Mercer And Holmes On Solar Panels

Just in time for the Ontario election, where Tory leader Tim Hudak is promising to kill the innovative Green Energy Act if elected, here’s Rick Mercer and Mike Holmes, two Canadian icons,in a  great clip from last week’s Mercer Report:


For more examples of the kind of business and energy advances that the Green Energy Act and its feed in tariffs have enabled, check out Stand Up For

To check in on the 33 solar panels on our roof, and see how much energy they are producing right now, go to our Enphase Energy website.

Going Solar in Ontario, Canada

Our family is one giant step closer to being part of Ontario’s innovative micro-FIT program, which is encouraging the growth of renewable energy production in the province by paying a premium to regular folks like us for generating electricity using renewable technologies and feeding it back into the grid. Our journey started last February when my husband Mark filled out the application to the program, acting on advice given to him by David at the R.E. Source Store in St. Thomas, Ontario. For more details on the process that has got us to where we are today, go to the “Ontario’s microFIT program: The Nitty-Gritty On Going Solar” page.

Here are some pictures of the process:


Getting started



All the clips installed on upper roof



Installing the rails and micro-inverters




Hauling the panels up to the roof



Panel #1 of 33 installed!



The finished installation


And just for fun, a video of putting on the last solar panel:


Did I mention I’m not fond of heights? Oh well, what doesn’t kill a person makes them stronger…

We are still not quite to the point of feeding our electricity back into the grid. That requires hooking up the solar array to a separate meter, which will be done by a local electrician. And, of course, approval from the electrical inspector. So stay posted!

More links:

We’re Solarized

Ontario Power Authority microFIT program

R.E. Source Store

Will The Unelected Senate Of Canada Vote Against A Clean Energy Future?

It’s Monday and I don’t have a lot of time to squeeze out a blog post today. What spare time I have will be spent sending off final emails or making phone calls to senators in Ottawa who are starting debate on Bill C311, the Climate Accountability Act, tomorrow. If passed into law, the Climate Change Accountability Act will set science based emissions reductions, require the government to produce five year target plans, establish independent reviews, and punish polluters who break regulations. It will also position Canada as a global leader in the transition to a low carbon economy. It’s taken years to get here, and, if passed, will give Canada a wonderful opportunity to make up for our embarrassing performance on climate change up to now.  If the bill is voted down those senators who oppose it are disregarding the will of the elected Parliament, and doing the bidding of the Chamber of Commerce and Big Oil. To find out how to contact the Senators yourself, go to September 20th’s posting by Cheryl McNamara, “Climate Crunch: Canada’s Unelected Senators Under Pressure From the Chamber of Commerce to Vote Against Clean Energy Bill”.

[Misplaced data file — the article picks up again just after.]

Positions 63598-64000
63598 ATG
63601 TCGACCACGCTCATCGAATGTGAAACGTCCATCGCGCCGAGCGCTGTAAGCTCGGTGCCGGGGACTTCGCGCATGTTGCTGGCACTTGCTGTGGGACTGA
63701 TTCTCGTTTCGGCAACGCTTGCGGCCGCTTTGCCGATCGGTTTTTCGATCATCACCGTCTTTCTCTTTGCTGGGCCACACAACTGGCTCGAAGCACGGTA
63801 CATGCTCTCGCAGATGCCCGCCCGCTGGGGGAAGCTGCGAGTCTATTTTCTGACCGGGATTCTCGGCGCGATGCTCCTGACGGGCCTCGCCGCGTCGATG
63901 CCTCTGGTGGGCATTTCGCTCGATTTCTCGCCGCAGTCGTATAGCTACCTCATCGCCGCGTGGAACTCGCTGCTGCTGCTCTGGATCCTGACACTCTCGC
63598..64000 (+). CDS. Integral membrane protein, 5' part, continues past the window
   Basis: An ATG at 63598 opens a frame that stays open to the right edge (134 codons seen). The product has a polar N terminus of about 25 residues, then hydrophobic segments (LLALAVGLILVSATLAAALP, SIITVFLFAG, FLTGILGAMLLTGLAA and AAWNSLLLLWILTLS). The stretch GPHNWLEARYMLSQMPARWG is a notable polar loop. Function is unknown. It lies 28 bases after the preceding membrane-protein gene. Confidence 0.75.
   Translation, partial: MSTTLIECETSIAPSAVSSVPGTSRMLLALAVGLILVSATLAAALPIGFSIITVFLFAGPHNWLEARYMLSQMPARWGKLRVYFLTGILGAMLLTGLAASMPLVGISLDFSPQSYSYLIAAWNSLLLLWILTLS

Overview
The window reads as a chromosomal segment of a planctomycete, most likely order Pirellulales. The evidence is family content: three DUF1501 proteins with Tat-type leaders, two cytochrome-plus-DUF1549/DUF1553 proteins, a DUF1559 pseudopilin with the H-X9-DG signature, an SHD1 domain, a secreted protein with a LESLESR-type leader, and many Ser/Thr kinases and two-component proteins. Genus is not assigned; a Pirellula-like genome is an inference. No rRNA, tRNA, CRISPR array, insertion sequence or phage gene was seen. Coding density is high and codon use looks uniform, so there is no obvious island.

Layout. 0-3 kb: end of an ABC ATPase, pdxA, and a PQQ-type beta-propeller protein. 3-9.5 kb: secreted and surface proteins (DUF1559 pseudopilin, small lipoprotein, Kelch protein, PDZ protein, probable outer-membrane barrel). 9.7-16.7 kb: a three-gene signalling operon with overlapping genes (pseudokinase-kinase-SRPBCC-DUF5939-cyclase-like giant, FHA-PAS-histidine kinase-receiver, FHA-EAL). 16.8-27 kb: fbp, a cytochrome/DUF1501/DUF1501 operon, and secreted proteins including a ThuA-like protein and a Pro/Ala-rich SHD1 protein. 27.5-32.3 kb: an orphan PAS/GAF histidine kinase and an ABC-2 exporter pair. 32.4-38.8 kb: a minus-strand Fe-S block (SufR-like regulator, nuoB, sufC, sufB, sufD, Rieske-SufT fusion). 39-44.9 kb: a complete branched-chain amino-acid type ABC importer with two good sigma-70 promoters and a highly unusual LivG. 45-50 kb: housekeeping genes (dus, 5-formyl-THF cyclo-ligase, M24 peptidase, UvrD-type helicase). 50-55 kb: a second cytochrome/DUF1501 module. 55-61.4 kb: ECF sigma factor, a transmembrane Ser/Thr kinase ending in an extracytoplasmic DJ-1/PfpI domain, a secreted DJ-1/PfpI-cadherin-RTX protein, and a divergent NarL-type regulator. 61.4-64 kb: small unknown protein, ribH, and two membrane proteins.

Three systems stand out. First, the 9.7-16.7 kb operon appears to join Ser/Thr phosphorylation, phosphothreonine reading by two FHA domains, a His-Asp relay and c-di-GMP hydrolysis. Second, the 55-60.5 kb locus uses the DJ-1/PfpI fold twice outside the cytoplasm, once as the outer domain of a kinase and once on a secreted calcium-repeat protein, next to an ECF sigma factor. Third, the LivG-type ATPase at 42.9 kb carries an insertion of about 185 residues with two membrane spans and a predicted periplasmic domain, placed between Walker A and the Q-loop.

Meanwhile, I’m not the only one in the family who is busy these days. My husband spent time this weekend to begin installation of  a 7 KiloWatt solar panel system that will feed into the grid as part of Ontario’s new microFIT  program. This is a process that started last February when Mark filled out the application, and gathered momentum when he received the approval in June. We’ve had the panels sitting in our garage since the end of July, waiting until he has the time and information to install them himself. That has been the most difficult parts of this experience, as there is no one in or close to our community that has the expertise to install them. Mark has been in regular contact with the company in Southern Ontario that he purchased the panels from, but that hasn’t always been all that helpful. Luckily before he became a family physician he worked in construction for several years, and, unlike some do-it-yourselfers, actually knows what he’s doing when it comes to sorting out difficult problems.

I promise to give more of the installation details as the project unfolds. In the meantime, here are some pictures from this weekend’s work. Unfortunately it was stalled when Mark found that the stainless steel screws and nuts that he needs to install the aluminium rails (the next step) weren’t sent with them, and he couldn’t buy replacements on a Saturday locally.

More links:

How To Contact Senators re: Bill C311, The Climate Accountability Act

Climate Crunch: Canada’s Unelected Senators Under Pressure From Canadian Chamber of Commerce To Vote Against Clean Energy Future.